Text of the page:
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The West Virginia legislature has passed, and the governor signed today, S.B. 15, adopting the learned intermediary rule.  Here is a link to the legislative history of the bill. Here is the text of the bill:

[Passed February 17, 2016;  in effect 90 days from passage.]

AN ACT to amend the Code of West Virginia, 1931, as amended, by adding thereto a new section, designated §55-7-30, relating generally to manufacturers and sellers of prescription drugs and medical devices and liability of those entities for alleged inadequate warning or instruction; and adopting the learned intermediary doctrine as defense to civil action based upon inadequate warnings or instructions.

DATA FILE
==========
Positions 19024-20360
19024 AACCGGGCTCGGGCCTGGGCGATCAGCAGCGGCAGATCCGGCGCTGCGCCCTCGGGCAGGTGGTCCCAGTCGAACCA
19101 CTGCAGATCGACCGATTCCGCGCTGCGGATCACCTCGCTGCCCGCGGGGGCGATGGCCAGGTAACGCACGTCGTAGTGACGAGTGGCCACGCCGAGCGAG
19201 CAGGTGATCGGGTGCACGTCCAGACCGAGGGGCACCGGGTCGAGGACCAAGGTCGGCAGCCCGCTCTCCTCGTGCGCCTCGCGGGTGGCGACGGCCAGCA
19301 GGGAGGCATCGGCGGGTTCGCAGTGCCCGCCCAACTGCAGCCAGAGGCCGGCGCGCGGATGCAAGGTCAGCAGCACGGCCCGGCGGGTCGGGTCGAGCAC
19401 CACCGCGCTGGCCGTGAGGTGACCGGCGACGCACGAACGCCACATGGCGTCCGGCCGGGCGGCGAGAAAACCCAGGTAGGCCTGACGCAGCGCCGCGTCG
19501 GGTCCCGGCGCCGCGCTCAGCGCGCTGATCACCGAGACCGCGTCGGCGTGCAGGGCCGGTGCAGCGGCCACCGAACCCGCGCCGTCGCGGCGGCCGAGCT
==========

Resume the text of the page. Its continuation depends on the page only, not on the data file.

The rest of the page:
Be it enacted by the Legislature of West Virginia:

That the Code of West Virginia, 1931, as amended, be amended by adding thereto a new section, designated §55-7-30, to read as follows:

ARTICLE 7. ACTIONS FOR INJURIES.

§55-7-30. Adequate pharmaceutical warnings; limiting civil liability for manufacturers or sellers who provide warning to a learned intermediary.

(a) A manufacturer or seller of a prescription drug or device may not be held liable in a product liability action for a claim based upon inadequate warning or instruction unless the claimant proves, among other elements, that:

(1) The manufacturer or seller of a prescription drug or medical device acted unreasonably in failing to provide reasonable instructions or warnings regarding foreseeable risks of harm to prescribing or other health care providers who are in a position to reduce the risks of harm in accordance with the instructions or warnings; and

(2) Failure to provide reasonable instructions or warnings was a proximate cause of harm.